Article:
I realised that a bunch of people I’ve interviewed over the years will be at TCAF this year. TCAF is one of my all-time favourite shows, and Toronto is one of my all-time favourite places largely because it is full of some of my all-time favourite people. Even if, like me, you can’t make it this year, check out these shows from the past few years.
Hopefully this helps you connect with and discover some great creators. If I’ve missed anyone, drop me a line and I’ll get it updated.
Hi everybody. Here’s a quick update on everything Make/Tell. I took September off working on the show so that my alter-ego Dan Berry the cartoonist/illustrator could meet all his deadlines. September soon turned into October too, so the show will be returning refreshed, full of vigour and raring to go in November. Thanks for sticking with me. It has been the absolute most busy I’ve ever been.
I also want to tease you with rumours of a new podcast launching soon in the Make/Tell universe. If Make It Then Tell Everybody is a show about everything that goes into the creative process, this new show is about everything that doesn’t. It’s a lot of fun to record and my co-host Hannah Berry (no relation) and I think you’ll really like it. It is silly. Keep your eyes peeled, there’s going to be a website/twitter launching in the next couple of weeks.
The Toronto Comic Art Festival takes place on the 9th & 10th May and I’ll be going! Here is a list of former Make/Tell interviewees that will also be exhibiting. I hope I’ve not missed anyone off! Listen to their interviews and then go along (if you can) and say hello! I’m there as part of ‘It’s Nice Out’ a showcase of commissioned work from the Lakes International Comic Art Festival, showing off some stuff I’ve been woking on and launching the 24 by 7 book collecting 7 24 hour comics I edited last year. I’m really looking forward to it!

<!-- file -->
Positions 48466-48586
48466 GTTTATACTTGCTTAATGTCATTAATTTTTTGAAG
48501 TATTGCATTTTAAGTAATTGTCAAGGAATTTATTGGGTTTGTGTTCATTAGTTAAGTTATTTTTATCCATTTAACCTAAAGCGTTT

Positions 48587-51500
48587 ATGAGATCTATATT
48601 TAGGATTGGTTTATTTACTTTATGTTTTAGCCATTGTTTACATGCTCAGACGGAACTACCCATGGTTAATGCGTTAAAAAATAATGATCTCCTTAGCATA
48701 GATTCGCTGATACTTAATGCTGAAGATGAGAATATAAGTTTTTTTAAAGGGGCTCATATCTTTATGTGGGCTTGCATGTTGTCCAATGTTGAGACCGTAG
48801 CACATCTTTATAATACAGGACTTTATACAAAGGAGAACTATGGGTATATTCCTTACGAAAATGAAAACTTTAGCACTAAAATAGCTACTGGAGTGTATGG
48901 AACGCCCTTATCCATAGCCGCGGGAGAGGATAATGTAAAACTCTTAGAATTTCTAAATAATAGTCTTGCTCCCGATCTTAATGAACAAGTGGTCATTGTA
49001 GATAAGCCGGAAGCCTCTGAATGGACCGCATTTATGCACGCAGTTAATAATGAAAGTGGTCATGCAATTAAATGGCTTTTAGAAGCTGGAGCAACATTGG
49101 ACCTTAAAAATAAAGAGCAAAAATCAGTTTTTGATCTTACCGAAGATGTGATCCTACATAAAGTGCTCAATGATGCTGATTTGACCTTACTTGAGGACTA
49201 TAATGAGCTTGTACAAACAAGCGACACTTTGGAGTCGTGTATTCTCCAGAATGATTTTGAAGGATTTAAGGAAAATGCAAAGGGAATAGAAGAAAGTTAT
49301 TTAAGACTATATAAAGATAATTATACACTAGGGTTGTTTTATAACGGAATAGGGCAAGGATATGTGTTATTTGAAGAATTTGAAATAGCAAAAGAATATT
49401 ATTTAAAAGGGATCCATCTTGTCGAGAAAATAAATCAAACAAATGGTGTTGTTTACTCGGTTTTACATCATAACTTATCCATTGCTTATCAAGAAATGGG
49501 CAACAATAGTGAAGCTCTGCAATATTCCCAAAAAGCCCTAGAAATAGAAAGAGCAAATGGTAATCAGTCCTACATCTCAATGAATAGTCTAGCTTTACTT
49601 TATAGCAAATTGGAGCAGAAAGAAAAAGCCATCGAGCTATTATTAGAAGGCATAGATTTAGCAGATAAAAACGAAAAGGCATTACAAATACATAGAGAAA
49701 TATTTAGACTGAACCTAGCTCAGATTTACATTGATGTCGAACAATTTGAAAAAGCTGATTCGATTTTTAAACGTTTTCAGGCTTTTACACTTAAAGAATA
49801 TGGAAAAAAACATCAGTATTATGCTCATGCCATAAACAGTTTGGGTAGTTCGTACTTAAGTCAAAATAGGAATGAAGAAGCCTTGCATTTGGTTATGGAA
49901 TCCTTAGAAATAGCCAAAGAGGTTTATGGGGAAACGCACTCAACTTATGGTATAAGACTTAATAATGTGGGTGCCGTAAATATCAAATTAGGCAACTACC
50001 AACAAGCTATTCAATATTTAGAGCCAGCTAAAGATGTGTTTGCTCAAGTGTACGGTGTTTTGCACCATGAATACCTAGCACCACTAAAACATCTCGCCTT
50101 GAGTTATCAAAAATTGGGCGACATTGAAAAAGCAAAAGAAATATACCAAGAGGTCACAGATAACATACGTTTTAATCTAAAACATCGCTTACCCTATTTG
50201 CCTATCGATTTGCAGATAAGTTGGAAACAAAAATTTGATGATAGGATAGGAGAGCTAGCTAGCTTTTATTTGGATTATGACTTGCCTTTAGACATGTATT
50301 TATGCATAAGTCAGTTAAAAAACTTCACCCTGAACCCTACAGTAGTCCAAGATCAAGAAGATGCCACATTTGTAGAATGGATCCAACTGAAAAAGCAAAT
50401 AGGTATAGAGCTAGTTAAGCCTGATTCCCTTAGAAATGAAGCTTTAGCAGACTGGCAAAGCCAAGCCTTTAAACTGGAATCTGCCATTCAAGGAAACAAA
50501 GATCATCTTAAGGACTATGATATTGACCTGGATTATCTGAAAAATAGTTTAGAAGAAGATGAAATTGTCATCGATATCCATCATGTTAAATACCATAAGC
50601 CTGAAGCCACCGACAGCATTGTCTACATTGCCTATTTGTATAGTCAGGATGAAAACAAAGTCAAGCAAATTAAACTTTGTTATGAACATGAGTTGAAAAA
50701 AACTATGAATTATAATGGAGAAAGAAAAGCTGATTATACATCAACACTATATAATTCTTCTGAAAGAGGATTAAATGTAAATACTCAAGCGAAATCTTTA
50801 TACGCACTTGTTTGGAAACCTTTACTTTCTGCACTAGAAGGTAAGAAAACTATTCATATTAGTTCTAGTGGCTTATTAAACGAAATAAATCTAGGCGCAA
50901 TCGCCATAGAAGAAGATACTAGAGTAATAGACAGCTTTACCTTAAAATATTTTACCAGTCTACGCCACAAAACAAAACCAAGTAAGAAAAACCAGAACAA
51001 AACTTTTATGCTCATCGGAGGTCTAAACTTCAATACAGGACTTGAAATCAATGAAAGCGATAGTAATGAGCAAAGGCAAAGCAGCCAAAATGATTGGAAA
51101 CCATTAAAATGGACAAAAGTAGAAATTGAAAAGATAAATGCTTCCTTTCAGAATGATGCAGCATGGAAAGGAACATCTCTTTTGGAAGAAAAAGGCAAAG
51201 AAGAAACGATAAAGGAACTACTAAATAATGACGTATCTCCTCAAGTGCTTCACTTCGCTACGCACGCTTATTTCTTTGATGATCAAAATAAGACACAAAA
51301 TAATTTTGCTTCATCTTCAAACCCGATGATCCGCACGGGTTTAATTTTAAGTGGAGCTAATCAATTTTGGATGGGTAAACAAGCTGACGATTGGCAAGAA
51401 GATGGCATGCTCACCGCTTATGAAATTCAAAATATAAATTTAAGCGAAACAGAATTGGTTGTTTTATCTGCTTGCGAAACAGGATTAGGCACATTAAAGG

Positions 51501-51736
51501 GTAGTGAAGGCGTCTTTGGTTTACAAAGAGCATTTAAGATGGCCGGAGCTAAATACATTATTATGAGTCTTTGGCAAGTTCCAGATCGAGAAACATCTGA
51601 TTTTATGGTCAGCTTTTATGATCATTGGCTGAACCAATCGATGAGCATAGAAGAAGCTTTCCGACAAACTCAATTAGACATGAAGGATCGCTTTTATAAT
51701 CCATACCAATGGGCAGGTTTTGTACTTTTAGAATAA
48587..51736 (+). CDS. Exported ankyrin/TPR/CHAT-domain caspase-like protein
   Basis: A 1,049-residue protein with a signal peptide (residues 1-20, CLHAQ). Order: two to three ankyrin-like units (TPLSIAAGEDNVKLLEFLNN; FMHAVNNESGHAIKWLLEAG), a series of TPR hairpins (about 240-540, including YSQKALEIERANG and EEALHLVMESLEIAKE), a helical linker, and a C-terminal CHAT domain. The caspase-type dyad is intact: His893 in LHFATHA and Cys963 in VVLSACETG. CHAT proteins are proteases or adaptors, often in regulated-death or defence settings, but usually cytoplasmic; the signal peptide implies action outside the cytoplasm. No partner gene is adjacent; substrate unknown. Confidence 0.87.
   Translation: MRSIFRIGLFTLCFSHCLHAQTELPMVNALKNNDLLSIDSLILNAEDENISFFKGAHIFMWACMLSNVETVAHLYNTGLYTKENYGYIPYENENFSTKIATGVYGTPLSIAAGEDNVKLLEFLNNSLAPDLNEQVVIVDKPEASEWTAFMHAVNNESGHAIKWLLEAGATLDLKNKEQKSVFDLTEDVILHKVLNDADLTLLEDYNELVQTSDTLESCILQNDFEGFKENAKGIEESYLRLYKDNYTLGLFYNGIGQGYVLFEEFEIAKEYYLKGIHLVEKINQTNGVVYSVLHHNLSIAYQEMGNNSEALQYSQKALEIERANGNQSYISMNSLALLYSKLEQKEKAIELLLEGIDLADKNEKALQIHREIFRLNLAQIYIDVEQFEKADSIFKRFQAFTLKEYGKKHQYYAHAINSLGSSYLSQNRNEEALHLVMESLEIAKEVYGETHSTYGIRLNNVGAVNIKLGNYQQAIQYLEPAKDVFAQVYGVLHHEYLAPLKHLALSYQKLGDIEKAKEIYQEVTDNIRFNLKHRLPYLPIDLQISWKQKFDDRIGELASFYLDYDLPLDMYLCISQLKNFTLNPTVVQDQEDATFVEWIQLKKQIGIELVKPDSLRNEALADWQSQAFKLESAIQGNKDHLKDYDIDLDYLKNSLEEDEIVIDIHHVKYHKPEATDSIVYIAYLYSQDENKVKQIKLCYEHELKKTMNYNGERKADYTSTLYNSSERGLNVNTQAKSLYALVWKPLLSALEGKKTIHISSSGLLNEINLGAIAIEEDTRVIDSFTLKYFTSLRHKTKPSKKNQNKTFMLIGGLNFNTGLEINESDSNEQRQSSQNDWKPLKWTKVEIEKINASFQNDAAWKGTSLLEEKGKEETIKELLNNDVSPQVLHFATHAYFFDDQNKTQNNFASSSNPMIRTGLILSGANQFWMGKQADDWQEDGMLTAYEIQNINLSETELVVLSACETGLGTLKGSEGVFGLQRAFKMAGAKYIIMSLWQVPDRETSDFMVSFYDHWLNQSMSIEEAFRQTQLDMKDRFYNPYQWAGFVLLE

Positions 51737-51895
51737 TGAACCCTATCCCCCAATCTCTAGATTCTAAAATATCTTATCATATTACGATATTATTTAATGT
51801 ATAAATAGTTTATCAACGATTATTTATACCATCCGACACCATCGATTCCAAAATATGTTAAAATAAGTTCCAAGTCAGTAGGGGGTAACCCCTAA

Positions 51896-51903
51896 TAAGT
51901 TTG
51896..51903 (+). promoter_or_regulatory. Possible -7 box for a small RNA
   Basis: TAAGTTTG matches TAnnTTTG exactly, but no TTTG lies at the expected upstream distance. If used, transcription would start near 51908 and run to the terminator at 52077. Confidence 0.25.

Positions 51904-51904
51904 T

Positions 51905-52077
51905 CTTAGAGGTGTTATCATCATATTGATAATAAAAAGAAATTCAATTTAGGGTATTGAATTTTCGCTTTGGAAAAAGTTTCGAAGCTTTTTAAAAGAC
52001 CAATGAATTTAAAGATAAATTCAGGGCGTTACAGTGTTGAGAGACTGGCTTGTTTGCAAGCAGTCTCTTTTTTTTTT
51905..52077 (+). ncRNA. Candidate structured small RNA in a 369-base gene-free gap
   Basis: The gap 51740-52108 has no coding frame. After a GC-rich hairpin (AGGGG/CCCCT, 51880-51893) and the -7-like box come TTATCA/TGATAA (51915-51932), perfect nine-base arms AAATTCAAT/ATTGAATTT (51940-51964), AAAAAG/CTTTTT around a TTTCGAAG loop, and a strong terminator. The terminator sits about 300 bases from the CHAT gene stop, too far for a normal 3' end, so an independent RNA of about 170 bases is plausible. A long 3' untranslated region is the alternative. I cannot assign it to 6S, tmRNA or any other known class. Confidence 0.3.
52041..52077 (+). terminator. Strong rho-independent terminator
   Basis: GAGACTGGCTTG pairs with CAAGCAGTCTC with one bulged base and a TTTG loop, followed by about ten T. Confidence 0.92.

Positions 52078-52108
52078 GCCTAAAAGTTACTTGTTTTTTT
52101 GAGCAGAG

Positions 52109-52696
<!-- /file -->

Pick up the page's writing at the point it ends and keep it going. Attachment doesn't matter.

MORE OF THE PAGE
Big news! I’m delighted to say that new episodes of the show are going to be transcribed by the amazing and very talented Renée Goulet. To see her in action, check out the transcript of the interview with Christopher Butcher.
Why is this big news? It means that the interviews and the many varied nuggets of wisdom, mirth and advice that they contain are going to be available in a more flexible format to a wider audience, not just people that do or can listen to podcasts. It means that they are a resource that will be searchable, accessible, quotable, easy to reference, share and fairly straightforward to mangle into a different language through something like Google Translate. It means the podcast has evolved into something more useful to more people than ever before.
This is all made possible thanks to the people who donate to the show through Patreon. It would simply not happen without financial support from the community that Make It Then Tell Everybody serves. Transcribing audio is not cheap, and when you have a back catalogue of audio interviews 3 or 4 days in length to transcribe, it is restrictively expensive for me.